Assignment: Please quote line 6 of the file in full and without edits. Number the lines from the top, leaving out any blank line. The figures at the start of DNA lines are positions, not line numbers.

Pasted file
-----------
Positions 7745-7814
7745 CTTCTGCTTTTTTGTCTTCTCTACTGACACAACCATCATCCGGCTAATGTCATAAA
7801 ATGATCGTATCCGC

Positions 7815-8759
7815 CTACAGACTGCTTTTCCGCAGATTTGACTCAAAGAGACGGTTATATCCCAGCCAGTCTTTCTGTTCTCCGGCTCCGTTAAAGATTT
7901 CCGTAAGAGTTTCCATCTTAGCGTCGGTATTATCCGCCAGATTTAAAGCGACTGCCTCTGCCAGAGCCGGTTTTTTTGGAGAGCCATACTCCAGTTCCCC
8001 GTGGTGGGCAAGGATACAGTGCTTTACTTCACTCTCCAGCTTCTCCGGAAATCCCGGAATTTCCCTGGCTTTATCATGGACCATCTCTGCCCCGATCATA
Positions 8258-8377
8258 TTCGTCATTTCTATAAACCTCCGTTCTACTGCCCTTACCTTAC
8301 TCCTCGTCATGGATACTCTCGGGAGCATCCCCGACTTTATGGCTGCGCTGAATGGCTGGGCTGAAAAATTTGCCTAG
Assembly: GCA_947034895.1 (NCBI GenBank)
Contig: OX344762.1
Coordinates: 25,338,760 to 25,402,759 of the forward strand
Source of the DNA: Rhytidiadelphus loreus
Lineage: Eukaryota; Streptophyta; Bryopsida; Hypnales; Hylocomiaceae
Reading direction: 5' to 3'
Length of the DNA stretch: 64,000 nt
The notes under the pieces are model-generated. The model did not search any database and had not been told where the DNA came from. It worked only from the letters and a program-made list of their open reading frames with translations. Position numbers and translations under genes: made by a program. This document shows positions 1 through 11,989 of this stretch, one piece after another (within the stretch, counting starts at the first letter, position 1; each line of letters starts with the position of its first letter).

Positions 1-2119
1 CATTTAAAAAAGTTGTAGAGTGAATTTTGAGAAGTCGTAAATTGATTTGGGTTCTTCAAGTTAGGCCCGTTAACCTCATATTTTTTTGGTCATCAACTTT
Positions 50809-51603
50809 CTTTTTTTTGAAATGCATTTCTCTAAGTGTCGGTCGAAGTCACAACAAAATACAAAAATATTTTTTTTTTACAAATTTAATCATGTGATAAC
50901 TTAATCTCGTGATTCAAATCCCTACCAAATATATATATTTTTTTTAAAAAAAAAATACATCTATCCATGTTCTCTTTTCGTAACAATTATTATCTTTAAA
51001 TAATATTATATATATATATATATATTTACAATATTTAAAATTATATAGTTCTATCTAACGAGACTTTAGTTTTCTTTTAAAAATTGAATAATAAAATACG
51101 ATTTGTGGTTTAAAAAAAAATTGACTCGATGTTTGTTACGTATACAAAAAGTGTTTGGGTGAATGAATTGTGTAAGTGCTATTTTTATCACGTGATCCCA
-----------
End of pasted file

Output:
7901 CCGTAAGAGTTTCCATCTTAGCGTCGGTATTATCCGCCAGATTTAAAGCGACTGCCTCTGCCAGAGCCGGTTTTTTTGGAGAGCCATACTCCAGTTCCCC